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Amphigorey Again
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37 of 37 people found the following review helpful
on October 29, 2006
Amphigorey Again is the fourth, and possibly last, anthology of works by American author and artist Edward St. John Gorey (1925-2000). Picking up where the previous anthology Amphigorey Also (1983) left off, Amphigorey Again reaches as far back as 1968 with the inclusion of The Other Statue and Categor y in 1974, at the same time encompassing the last of Gorey's work with The Headless Bust (1999).

What lies within?

The Galoshes of Remorse, a periodical illustration

Signs of Spring, a newspaper feature

Seasonal Confusion, a newspaper feature

Random Walk, a newspaper feature

Categor y, trade publication

Bibliophile (unlisted pen and ink and watercolor illustration)

The Other Statue, trade publication

10 Impossible Objects (abridged), pen and ink illustrations

The Universal Solvent (abridged), privately published

Scènes de Ballet, privately published postcards

Verse Advice, a newspaper feature

The Deadly Blotter: Thoughtful Alphabet XVII, privately published

Creativity, a periodical pen and ink illustration

The Retrieved Locket, privately published

The Water Flowers, trade publication

The Haunted Tea-Cozy, trade publication

Christmas Wrap-Up, a pen and ink and watercolor illustration

The Headless Bust, trade publication

The Just Dessert: Thoughtful Alphabet XI, privately published

The Admonitory Hippopotamus, a previously unpublished work

Neglected Murderesses, privately published postcards

Tragédies Topiaries, privately published postcards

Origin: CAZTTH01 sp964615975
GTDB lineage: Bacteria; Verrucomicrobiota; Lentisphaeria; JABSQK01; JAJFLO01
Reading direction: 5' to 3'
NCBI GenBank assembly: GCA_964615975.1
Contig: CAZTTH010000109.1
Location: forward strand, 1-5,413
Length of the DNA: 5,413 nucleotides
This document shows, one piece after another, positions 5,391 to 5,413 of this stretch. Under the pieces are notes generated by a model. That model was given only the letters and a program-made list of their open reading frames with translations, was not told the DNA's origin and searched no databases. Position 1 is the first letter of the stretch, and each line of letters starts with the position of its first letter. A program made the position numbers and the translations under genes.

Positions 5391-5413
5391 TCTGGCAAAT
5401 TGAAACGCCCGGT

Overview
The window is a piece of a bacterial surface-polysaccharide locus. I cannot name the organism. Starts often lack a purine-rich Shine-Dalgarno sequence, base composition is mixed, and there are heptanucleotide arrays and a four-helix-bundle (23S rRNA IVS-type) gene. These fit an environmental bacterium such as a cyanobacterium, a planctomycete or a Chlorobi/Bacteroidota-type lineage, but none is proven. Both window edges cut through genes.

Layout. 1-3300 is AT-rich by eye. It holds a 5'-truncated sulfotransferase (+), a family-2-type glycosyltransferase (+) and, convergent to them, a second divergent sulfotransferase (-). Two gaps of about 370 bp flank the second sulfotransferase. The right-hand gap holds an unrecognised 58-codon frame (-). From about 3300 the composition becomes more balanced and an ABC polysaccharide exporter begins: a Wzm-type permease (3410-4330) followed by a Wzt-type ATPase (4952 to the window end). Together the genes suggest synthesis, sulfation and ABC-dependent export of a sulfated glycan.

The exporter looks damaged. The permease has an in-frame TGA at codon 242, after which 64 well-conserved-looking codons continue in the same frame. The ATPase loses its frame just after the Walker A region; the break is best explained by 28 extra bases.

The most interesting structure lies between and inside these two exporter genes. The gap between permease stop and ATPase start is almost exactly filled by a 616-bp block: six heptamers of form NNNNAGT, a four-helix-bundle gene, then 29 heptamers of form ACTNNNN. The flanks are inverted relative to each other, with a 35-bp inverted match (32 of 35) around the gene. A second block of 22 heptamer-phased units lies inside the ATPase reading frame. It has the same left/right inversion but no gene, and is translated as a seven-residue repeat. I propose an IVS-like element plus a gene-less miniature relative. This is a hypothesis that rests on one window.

The Raging Tide, trade publication

The Unknown Vegetable, privately published

Random Walk, a newspaper feature

Serious Life: A Cruise, a newspaper feature

Figbash Acrobate, privately published

La Malle Saignante, a previously unpublished work

The Izzard Book, by Mrs. Regera Dowdy, a previously unpublished work

Two previously unpublished works, The Admonitory Hippopotamus and The Izzard Book, are supposedly unfinished. The other unpublished work, La Malle Saignante is wonderfully conceived and realized; I wonder why it never made it to the bookshelves. But it is The Admonitory Hippopotamus I am especially fond. A compact epic, a touching and vivid portrayal, it is all text. Originally announced in the first Amphigorey back in 1972, I always kept a third eye out for its debut. Though it lacks illustrations, I easily let my mind cast the parts of Angelica and Sneezby with Gorey demoiselles and hippo in the manner of The Nursery Frieze (1964) - and am pleased as punch it's included.

The newspaper and periodical features are satisfying treasures. Unless one was diligently clipping NY Times Magazine and NY Times Book Review and the like, one would've missed most of these. These seasonal limericks and short stories remind me how versatile Gorey was with the English, and occasionally French, languages. His Dogear Wryde postcard series, like Tragédies Topiaries, are strong examples of Gorey's ability to tell stories in a similarly abbreviated medium, nearly all resemble well-articulated storyboards.

Amphigorey Again can also be called The Colorful Compendium - it has twelve works in full spectrum Gorey palette. Works in color previously appeared only once in the first anthology, twice in the third. The twelve works in this volume vary wildly in range and palette, but I find Gorey's subdued tints very nicely done, especially in Galoshes and Random Walk.

But what I really like are the acres of black & white, pen & ink hatching & cross-hatching - and Gorey went to town in La Malle Saignante. Its story could have fallen from a Louis Feuillade notebook, but the artwork is thick with Gorey's graphic motifs used in earlier works like The West Wing (1963) and The Gilded Bat (1966). The density of hatch & x-hatch, if measured in strokes-per-inch, seems as painful as it is beautiful to regard. One can only hope Gorey enjoyed creating these as much as we enjoy soaking them in. Like so many other Edward Gorey classics, the closer one looks, the more one is drawn in.

" The hippopotamus peered out at her from